Moreland v. State

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132 Ga. App. 420 (1974)

208 S.E.2d 193



Court of Appeals of Georgia.

Argued July 8, 1974.

Decided July 16, 1974.

Ham, Mills & Freeman, W. Franklin Freeman, Jr., for appellant.

Edward E. McGarity, District Attorney, for appellee.

PANNELL, Presiding Judge.

The defendant was indicted, tried and convicted of offenses involving violations of the Georgia Drug Abuse Control Act and was sentenced to two years. He appeals to this court enumerating error on the overruling of his motion to suppress certain evidence seized under two search warrants, and on the failure of the court to charge certain legal principles. The hearing on the motion to suppress was conducted under a stipulation that the affidavits and search warrants were the only evidence to be considered. The affidavits, so far as here material were respectively as follows: "Information received from a confidential and reliable informer stated at 8:45 p. m. *421 Sept. 5th, that there is now being concealed on David Moreland and at 326 Brookwood Ave. Jackson, Ga., Marijuana and/or other Illegal drugs." and "Information received from a confidential and reliable informer stated that there is now being concealed on David Moreland and/or in Simca station wagon, cream in color, tag number, Marijuana and/or other illegal drugs." Held:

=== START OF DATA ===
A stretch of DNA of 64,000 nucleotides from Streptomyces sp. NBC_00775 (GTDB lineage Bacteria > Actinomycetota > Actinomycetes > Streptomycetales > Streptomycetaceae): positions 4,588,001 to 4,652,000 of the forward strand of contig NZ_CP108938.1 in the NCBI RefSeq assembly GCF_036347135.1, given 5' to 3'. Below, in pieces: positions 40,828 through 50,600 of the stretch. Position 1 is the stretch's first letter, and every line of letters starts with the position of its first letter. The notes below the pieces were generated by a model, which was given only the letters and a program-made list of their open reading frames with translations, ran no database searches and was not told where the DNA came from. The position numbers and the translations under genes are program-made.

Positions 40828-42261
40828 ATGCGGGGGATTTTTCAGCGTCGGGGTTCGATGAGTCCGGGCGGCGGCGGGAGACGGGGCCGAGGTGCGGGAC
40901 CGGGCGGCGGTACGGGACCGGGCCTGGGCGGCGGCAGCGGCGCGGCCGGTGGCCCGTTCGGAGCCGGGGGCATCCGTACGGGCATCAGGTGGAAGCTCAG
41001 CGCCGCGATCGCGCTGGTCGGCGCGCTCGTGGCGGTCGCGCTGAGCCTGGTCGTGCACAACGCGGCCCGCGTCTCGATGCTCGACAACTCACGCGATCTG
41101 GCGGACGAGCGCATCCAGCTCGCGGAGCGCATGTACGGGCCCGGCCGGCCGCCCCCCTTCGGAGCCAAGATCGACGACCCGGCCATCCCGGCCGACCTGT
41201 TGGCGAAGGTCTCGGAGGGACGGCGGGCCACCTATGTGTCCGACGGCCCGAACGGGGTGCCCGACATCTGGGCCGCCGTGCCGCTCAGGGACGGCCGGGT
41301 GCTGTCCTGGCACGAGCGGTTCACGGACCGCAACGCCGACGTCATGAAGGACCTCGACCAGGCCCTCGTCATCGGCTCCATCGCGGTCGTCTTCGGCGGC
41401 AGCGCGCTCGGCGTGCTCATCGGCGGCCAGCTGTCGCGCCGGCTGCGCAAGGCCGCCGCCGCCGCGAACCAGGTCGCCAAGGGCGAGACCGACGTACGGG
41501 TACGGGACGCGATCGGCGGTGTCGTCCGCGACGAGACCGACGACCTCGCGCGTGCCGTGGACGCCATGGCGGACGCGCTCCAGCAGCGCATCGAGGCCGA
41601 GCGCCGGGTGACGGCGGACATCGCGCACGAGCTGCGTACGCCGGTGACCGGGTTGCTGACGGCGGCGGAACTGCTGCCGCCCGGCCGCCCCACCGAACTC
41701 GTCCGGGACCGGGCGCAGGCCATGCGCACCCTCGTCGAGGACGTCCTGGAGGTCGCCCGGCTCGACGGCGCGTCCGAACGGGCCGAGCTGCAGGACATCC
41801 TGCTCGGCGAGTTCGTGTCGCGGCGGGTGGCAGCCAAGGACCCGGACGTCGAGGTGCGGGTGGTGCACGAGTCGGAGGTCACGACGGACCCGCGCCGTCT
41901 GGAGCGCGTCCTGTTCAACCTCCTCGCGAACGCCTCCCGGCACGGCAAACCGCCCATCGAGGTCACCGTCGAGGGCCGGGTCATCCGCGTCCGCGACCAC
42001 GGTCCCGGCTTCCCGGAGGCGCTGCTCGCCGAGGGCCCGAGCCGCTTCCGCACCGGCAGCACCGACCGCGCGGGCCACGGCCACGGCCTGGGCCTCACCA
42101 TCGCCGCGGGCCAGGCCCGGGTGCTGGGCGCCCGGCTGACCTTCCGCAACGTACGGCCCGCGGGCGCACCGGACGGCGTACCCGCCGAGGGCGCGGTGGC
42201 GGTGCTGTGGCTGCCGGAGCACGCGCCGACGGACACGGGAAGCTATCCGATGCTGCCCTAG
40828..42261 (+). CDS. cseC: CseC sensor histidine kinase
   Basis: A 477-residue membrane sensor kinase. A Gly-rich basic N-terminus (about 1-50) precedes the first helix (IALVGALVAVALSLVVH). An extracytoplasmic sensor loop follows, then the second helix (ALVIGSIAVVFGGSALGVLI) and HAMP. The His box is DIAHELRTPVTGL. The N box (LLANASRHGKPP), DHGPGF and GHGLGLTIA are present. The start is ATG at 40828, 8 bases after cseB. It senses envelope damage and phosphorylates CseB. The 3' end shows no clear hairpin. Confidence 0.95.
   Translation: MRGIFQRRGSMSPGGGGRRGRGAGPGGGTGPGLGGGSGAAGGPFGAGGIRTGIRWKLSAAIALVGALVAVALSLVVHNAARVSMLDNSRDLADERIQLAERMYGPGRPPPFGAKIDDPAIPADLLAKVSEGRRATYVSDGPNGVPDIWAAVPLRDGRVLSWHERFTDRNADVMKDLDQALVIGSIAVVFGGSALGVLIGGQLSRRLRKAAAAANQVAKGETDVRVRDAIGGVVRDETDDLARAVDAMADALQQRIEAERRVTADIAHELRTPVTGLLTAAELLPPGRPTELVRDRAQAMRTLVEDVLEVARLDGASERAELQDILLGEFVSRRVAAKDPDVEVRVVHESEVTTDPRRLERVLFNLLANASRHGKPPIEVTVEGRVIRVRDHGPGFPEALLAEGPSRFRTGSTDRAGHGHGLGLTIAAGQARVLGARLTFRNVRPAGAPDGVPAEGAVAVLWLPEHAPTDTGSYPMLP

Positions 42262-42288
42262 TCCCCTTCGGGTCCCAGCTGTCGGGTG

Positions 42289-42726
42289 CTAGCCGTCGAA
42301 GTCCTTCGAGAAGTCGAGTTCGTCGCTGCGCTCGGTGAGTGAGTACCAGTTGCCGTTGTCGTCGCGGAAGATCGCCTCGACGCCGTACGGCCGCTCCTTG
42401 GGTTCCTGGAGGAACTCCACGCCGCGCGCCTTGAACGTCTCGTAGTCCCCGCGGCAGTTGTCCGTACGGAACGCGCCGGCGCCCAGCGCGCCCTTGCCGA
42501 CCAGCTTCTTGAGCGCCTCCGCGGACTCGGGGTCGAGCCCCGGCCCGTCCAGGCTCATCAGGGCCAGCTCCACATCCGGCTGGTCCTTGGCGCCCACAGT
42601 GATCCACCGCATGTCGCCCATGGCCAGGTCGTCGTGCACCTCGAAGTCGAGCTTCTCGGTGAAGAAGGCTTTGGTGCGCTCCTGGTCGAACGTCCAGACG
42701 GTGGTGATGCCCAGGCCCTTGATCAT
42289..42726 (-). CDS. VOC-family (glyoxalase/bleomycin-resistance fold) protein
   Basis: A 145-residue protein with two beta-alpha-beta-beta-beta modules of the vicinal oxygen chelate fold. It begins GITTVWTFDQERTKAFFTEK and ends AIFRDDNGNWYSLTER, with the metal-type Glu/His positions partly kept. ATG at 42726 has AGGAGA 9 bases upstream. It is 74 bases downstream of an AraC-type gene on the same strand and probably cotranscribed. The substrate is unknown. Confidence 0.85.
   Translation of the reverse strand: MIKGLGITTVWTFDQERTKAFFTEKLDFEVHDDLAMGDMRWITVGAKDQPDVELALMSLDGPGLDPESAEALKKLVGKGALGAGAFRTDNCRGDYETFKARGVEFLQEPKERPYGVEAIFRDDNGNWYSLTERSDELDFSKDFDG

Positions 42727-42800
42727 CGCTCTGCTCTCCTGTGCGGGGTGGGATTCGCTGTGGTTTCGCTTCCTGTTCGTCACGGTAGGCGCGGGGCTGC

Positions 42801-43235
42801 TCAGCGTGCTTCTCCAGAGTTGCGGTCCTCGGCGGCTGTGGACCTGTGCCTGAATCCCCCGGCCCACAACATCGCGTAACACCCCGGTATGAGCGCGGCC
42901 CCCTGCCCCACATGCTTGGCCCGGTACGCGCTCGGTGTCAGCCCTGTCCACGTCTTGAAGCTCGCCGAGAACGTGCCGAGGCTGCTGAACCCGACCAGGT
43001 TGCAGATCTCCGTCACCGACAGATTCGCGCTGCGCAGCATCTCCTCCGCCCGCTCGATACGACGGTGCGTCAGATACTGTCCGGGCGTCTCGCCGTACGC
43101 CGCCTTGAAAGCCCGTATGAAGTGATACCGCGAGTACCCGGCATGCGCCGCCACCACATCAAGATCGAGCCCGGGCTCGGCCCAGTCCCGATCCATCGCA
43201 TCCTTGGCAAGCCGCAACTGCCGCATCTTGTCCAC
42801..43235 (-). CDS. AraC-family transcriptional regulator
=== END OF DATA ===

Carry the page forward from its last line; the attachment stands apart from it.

The affidavits fail (1) to give reasons for the informant's reliability, and (2) to either state how the informer obtained the information or that the tip described the criminal activity in such detail that the magistrate may know it is more than a "casual rumor circulating in the underworld, or an accusation based merely on an individual's general reputation." See Grebe v. State, 125 Ga. App. 873 (189 SE2d 698), following and citing Sams v. State, 121 Ga. App. 46, 48 (172 SE2d 473); Johnson v. State, 111 Ga. App. 298 (141 SE2d 574) and Spinelli v. United States., 393 U.S. 410 (89 SC 584, 21 LE2d 637). We must, accordingly, hold that the trial judge erred in overruling the motion to suppress. The case being reversed for these reasons, and the only evidence of defendant's guilt being the evidence illegally seized, it becomes unnecessary to pass upon the enumeration of error on the charge of the court.

Judgment reversed. Quillian and Webb, JJ., concur.